RSS Feeds. What are they and why do I need them?

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RSS stands for several things, the simplest to remember being Really Simple Syndication. What it means is that people can sign up to get your blog sent either to their downloaded newsreader that they have installed on their computer, or they can be sent an email every time you blog.

This means that your fan, Sally Smith, will not have to go daily to the 15 blog sites that she likes to check to see if there are new blogs. It means that the information comes to her. Meaning she is far more likely to read it.

Also, if you have a blog or a web site and somewhere in there, you want to link to someone else’s blog because you think your customers will appreciate it, there is a pretty simple way to do that, too.

Let’s start with the easy one. Let’s say you want to link to a blog about iPhones. First of all, in WordPress, go to Appearance/Widgets. Decide where you want to put your RSS link to that site. Select the RSS widget and drag it into the sidebar you have chosen. Open it up. The first thing it wants is the address of the IPhones Blog feed. Go to (I am using this as an example, not as a referral) http://dailyiphoneblog.com/ and look on the page to where you see the round-cornered orange “chicklet” with the sound waves on it.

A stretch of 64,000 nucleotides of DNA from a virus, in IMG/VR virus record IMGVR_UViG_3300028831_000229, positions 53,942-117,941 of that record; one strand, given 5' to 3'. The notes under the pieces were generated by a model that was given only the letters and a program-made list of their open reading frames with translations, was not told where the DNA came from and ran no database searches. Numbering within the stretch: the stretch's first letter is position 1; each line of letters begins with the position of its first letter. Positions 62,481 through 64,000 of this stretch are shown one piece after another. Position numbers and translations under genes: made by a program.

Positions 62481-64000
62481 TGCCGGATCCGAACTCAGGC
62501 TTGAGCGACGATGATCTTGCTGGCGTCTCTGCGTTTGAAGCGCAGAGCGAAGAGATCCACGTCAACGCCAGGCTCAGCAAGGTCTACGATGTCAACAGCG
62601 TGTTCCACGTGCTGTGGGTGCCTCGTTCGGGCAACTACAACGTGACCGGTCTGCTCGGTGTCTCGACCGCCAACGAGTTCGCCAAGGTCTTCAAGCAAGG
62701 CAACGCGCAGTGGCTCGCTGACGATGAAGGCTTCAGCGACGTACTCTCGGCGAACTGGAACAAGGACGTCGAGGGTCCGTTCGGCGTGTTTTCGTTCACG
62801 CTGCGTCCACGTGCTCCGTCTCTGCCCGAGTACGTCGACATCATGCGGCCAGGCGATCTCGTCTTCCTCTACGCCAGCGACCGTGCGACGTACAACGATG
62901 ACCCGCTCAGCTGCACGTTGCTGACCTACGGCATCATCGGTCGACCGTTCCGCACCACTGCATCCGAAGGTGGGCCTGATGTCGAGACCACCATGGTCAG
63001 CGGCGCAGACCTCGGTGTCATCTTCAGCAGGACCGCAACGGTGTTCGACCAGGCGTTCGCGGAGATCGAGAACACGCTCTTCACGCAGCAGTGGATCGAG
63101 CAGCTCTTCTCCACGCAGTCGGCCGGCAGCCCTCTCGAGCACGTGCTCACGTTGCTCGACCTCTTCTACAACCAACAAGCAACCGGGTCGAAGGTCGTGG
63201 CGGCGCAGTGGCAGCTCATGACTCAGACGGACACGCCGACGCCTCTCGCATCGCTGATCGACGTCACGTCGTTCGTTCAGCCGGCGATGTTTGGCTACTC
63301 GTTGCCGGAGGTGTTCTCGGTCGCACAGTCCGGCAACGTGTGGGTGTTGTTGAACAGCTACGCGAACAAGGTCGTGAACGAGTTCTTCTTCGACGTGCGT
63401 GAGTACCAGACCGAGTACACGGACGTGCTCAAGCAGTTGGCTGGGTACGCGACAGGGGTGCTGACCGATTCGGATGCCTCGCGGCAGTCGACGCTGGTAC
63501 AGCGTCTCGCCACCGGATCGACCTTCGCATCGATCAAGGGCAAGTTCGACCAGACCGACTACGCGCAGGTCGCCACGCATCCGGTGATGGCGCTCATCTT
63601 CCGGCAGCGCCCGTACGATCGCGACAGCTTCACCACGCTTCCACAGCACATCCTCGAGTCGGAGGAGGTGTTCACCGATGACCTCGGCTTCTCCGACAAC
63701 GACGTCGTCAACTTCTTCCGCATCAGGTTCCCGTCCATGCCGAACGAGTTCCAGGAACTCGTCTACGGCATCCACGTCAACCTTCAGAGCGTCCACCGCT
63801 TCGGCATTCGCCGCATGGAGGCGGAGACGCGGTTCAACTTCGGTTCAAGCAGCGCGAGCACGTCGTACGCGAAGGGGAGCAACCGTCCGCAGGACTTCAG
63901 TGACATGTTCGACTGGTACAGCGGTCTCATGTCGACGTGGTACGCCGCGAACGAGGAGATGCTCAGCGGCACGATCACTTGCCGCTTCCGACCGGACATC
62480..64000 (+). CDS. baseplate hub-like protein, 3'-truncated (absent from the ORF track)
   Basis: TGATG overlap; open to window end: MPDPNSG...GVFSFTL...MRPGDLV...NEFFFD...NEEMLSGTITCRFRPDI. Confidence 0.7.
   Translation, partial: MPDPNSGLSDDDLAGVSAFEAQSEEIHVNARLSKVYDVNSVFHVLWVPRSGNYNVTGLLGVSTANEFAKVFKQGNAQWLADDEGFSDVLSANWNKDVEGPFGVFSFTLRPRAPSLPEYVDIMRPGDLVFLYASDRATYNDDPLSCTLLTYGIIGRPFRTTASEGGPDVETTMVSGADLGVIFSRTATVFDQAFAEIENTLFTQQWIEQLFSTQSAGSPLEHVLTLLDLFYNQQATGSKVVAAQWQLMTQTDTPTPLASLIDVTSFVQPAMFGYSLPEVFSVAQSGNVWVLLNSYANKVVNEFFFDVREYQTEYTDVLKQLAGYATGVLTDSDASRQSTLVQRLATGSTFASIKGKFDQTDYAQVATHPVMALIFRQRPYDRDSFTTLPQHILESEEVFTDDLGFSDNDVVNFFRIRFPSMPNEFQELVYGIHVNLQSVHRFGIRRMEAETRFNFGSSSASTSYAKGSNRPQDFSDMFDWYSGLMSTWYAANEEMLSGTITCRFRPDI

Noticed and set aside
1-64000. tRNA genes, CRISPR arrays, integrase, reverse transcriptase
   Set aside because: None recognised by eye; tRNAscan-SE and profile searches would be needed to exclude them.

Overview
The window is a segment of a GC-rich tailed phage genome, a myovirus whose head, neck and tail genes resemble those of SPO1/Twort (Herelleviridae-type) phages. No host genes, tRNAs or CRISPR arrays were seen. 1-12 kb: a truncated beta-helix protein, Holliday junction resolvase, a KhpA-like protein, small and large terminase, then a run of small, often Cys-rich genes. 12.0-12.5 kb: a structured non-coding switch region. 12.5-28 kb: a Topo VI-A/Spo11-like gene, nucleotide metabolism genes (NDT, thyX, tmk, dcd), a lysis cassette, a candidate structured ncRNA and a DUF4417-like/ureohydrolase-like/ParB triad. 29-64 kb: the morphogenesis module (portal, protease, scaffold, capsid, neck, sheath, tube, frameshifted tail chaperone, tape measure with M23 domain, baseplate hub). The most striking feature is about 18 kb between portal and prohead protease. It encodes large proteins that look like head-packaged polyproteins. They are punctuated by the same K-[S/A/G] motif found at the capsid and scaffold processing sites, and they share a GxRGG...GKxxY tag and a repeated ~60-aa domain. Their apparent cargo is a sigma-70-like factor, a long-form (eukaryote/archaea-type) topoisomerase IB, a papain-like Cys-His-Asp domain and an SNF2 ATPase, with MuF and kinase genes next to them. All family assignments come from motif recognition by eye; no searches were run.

Right click on it, and “copy image location.” That is the address that WordPress wants. Go back to WordPress. Ctrl/V or edit/paste into the RSS Widget address field. Next, give it a name. iPhone News or what ever you want. Select how many items you would like it to display, and that number of titles will appear in the widget when you view your page. You can also add the date if you like. That is it. Save and Close

The more complicated one is made pretty easy by our friend John Hoff. The next question you might ask is why do I want to use the Feedburner RSS and not the default WordPress RSS? It seems like a lot of trouble. What about the Feedsmith Plug-in? The reason is that at some point, your theme version will get old. Your plug-ins will get old and you never know if there will eventually be a security hole where a hacker can take control of your blog. Plug-ins also slow down your load time.
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Here is a post How to set up a Feedburner Feed in which it explains the whole process in simple detail.

He even gives you the code (in number two on the page, which varies a little from what he tells you to use in the third video) to redirect the WordPress feed from its default to Feedburner. It is a step by step process he takes you through. Take simple notes, go back to the videos if you have to.

And then just do it. I often find these technical processes very complex and frustrating but it is worth it to make your blog more accessible.

With an hour of focus, I was able to add Subscribe buttons and links to my website and later to the websites of a number of my clients. And they work!!

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